The case of Two BPO Companies
Imagine two organizations A and B in the BPO industry with the same credentials operating in India for the last 15 years. A and B are on par with each other for the first twelve years of their existence displaying almost similar characteristics across various performance parameters. The last three years data, however, reveal significant differences that include-
*Stagnation for A; steady growth for B
*35 percent attrition rate for A in the last 3 years; 15 percent for B
*Non-acceptance of new orders due to limitation in sourcing talent for A; accepting new orders easily with surplus
talent for B
*Loss of CSR perception for A; gain of goodwill from society for B
So, what is it that B did to move far ahead of A, when the market potential for both remained the same?
To answer this question a look at the status of BPO industry is necessary.
Status of BPO industry in the world and India
The evolution of BPO industry in the world and India reveals that worldwide annual BPO revenue stands at $180 billion growing 10-15 percent every year. India and Philippines are the leading providers of BPO services. India’s annual BPO revenue is $28 billion, out of which domestic BPO revenue accounts for $4 billion as per NASSCOM (http://www.nasscom.in/knowledge-center/publications/domestic-bpm-market-2016-cusp-transformation). India’s domestic BPO market grew at 21 percent CAGR clocking more than eight times growth in the last 11 years. BPO providers have built domain expertise to offer value added services. One of the major bottlenecks for growth in BPO industry is attrition.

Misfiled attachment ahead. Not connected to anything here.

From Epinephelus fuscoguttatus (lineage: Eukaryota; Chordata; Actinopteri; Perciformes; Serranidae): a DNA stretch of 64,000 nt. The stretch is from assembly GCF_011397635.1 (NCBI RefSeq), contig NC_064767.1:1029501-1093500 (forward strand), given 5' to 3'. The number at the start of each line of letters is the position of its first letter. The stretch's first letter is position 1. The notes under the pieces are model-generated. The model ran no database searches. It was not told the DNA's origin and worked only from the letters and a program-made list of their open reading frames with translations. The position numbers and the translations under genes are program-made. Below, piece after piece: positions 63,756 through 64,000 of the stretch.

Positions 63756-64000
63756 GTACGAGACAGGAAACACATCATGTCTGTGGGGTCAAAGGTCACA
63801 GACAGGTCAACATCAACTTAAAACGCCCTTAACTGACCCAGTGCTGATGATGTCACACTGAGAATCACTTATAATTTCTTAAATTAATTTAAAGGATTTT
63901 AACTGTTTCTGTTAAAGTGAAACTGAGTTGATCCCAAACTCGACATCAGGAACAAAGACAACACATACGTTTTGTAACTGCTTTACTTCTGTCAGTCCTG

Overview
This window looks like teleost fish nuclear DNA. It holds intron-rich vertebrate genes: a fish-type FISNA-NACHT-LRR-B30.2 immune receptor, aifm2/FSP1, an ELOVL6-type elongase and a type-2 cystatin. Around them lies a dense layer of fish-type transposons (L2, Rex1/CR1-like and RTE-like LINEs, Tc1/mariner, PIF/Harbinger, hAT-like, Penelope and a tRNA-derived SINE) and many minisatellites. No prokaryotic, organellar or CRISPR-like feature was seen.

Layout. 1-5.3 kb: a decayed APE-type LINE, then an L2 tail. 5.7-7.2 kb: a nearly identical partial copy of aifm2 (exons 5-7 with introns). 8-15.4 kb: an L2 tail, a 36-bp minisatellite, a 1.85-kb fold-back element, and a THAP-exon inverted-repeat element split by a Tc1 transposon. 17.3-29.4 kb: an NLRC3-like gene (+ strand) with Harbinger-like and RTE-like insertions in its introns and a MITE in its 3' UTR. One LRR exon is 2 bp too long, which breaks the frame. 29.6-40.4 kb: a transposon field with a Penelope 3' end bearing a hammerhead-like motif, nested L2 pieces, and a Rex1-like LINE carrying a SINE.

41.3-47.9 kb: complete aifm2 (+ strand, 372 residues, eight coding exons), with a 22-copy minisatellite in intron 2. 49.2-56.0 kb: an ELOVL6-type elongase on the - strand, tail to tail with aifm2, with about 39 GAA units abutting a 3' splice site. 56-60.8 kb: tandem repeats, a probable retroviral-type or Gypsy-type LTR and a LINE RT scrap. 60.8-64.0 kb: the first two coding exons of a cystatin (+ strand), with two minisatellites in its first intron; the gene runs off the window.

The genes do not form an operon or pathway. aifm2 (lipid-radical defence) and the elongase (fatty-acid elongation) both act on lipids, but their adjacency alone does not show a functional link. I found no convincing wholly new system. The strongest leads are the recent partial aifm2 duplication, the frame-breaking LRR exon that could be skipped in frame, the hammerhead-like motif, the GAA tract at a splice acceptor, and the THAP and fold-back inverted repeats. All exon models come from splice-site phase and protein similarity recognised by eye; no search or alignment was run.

How BPO industry tackled attrition
As attrition rates increased, BPOs had to either pay higher wages increasing their costs of operation or look for fresh talent elsewhere and so tapped tier-2, 3 and 4 cities. They found that they could counter the higher wages in larger cities with lower wages in tier-2, 3 and 4 cities plus an additional cost for training. This strategy helped them to create a large pool of talented people from these towns. More importantly, they found that overall costs of operations came down substantially simply because of the lower incidence of other costs in these towns. Further, they found that they had a more committed work force because migration was no longer an issue. The workers were happy to procure jobs amidst their environment of comfort zone.
Now, an answer to the question why B did better than A emerges.
The paradigm shift to Impact Sourcing
B resorted to sourcing talent from tier-2, 3 and 4 cities whereas A continued in its traditional BPO model sourcing from tier-1 cities. In fact, B did what many of its successful peers did – unintentionally create a new concept called as impact sourcing, which is sourcing from the traditionally underprivileged class of people. BPOs such as B did not approach tier-2, 3 and 4 cities with an objective of doing social good. They merely looked for trainable people at lower wages.
Moving to smaller towns invented the new paradigm of impact sourcing. Soon, impact sourcing gained currency and today is showing the way for stagnating BPOs to reinvent themselves and become competitive in the market place.